AB 378 (Solorio): This bill would regulate the dispensing of compounded medications in the workers' compensation system. This bill would, for pharmacy services, drugs, or other pharmacy products not covered by a Medi-Cal payment system, instead make the maximum fee 83% of the average wholesale price of the lowest priced product of equivalent therapeutic effect. This bill would, until the date that the administrative director adopts an official medical fee schedule for compounded drug products set the maximum reasonable fee for compounded drug products and the ingredients as prescribed. This bill would not allow a fee for a compounded drug ingredient. In addition, this bill would, until the date the administrative director adopts an official medical fee schedule specifically applicable to physician-dispensed products, require that the fee for any product dispensed by a physician not exceed the lesser of 120% of the physician's documented paid cost or the physician's documented paid cost plus $250.
AB 378 passed the committee with a vote of 9-0.
AB 584 (Fong): This bill would require that a physician who is conducting utilization review be licensed in California.
Opponents testified that utilization review was one of the most important provisions for employers in the 2004 workers' compensation reform. They believe that this bill undermines their ability to effectively conduct utilization review, by causing delays and increasing costs. They further argued that the medical treatment issues are not unique to California in law or practice, as the ACOEM Guidelines have been used in many states for far longer than they have been used in California.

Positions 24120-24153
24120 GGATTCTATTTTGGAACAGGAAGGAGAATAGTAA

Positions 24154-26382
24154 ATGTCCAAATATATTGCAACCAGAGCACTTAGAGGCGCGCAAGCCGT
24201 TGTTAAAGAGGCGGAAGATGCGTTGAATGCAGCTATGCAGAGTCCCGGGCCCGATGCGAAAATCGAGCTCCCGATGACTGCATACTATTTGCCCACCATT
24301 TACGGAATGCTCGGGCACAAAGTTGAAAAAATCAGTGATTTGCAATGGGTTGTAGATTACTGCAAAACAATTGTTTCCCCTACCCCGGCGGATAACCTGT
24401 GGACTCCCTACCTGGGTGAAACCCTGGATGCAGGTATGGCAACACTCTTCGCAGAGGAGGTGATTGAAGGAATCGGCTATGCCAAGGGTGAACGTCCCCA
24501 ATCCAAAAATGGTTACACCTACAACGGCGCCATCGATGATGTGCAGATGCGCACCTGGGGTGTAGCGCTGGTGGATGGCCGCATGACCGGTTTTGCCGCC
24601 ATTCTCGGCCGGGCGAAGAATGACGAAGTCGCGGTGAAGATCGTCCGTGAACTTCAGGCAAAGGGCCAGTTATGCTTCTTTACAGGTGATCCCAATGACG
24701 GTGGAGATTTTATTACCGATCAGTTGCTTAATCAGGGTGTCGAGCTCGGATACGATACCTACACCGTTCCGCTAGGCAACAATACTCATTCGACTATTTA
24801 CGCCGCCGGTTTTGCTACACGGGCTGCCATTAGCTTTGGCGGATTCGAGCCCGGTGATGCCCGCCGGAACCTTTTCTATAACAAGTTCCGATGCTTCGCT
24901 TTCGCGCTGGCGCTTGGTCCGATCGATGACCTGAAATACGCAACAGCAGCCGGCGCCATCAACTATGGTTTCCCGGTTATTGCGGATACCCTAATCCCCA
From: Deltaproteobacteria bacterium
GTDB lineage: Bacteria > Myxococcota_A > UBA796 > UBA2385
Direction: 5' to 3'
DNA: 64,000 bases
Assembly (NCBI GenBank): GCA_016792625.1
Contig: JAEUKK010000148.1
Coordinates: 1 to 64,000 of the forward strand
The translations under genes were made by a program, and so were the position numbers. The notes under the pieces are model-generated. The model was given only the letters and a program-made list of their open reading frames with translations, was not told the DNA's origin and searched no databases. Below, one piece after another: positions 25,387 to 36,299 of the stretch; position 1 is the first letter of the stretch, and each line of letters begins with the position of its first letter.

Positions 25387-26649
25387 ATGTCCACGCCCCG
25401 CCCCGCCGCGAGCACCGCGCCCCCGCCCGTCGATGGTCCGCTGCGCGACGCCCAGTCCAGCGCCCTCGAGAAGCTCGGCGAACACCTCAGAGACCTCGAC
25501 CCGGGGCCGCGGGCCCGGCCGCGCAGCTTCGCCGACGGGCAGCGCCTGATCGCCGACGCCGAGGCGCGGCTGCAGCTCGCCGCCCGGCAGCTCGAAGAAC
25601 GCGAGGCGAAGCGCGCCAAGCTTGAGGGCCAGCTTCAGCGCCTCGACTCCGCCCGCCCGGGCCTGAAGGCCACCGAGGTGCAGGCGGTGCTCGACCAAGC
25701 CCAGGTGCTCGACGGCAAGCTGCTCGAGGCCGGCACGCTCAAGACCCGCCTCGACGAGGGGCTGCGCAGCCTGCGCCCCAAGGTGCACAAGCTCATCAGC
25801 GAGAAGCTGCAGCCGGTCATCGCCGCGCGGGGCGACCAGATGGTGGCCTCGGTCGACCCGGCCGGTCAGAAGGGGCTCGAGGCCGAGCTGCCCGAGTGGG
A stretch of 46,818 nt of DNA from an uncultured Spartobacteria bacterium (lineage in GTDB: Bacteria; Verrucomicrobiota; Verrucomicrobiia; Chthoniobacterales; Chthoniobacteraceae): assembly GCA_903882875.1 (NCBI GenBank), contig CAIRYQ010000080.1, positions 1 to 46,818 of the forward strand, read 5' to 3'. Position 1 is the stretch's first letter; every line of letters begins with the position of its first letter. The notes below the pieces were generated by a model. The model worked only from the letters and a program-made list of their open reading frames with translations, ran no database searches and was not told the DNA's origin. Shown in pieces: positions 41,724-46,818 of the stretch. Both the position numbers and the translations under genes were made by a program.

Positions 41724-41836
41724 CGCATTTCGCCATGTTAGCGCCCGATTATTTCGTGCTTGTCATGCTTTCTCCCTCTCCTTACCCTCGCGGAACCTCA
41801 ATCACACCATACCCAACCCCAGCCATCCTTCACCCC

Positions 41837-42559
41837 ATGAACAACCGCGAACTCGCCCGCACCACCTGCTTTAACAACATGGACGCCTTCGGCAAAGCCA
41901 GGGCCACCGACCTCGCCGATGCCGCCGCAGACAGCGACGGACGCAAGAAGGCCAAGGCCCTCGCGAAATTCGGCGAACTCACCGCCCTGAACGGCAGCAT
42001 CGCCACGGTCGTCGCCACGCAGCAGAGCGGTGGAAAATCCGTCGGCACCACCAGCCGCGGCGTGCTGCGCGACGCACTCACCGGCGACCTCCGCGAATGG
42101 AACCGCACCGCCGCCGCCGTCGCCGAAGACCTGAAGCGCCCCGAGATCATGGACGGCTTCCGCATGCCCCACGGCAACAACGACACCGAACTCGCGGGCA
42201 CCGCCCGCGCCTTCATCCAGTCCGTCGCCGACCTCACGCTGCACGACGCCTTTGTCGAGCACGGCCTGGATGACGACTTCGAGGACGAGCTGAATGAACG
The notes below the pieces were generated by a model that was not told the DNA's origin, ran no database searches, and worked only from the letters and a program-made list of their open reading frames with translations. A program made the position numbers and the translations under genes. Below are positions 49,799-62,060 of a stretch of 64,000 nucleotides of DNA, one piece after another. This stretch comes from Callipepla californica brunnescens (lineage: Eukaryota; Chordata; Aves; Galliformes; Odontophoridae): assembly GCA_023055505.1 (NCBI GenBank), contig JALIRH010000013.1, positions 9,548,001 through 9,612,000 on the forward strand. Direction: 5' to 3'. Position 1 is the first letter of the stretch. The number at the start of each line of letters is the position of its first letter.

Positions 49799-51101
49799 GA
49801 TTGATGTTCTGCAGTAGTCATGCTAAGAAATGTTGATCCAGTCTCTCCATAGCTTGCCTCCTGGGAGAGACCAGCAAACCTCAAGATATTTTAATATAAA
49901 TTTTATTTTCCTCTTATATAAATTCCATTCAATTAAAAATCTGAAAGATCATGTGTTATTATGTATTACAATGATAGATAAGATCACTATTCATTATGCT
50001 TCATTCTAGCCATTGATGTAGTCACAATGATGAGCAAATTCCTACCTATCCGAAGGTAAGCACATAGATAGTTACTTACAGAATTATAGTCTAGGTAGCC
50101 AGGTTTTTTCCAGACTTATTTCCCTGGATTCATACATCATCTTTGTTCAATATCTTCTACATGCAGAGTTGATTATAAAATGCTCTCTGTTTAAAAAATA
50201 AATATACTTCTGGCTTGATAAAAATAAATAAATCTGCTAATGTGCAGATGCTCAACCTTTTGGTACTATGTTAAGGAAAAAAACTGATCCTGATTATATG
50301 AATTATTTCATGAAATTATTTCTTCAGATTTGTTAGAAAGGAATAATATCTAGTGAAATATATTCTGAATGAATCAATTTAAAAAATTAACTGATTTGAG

AB 584 passed the committee with a vote of 8-4.
AB 689 (Blumenfield): This bill, sponsored by the California Department of Insurance, would require that insurance producers and insurers selling annuities have reasonable grounds to believe that their recommendations are suitable for consumers, and adopts a regulatory process to enforce this requirement. This bill builds on, and in some sections exceeds, the requirements set forth in the 2010 National Association of Insurance Commissioners' (NAIC) Annuity Suitability Model Regulation, which was created as a result of national-level discussions regarding annuity suitability requirements.
Life insurers and producers had an oppose unless amended position on the bill because AB 689 differed from the NAIC's Suitability in Annuity Transactions Model in several sections. The foremost concern is that the bill does not follow the NAIC model in recognizing the regulation of the federal Financial Industry Regulatory Authority (FINRA) over products sold by brokers and dealers. The opposition states that the FINRA rules mirror the provisions in the NAIC model, and avoids duplicative and possibly conflicting interpretations of two sets of rules. The opposition proposed the adoption of the NAIC Model's FINRA provision, which the author finally agreed to in meetings leading up to Wednesday’s hearing. With that amendment, the opponents removed their opposition and supported the bill.
AB 689 passed the committee with a vote of 12-0.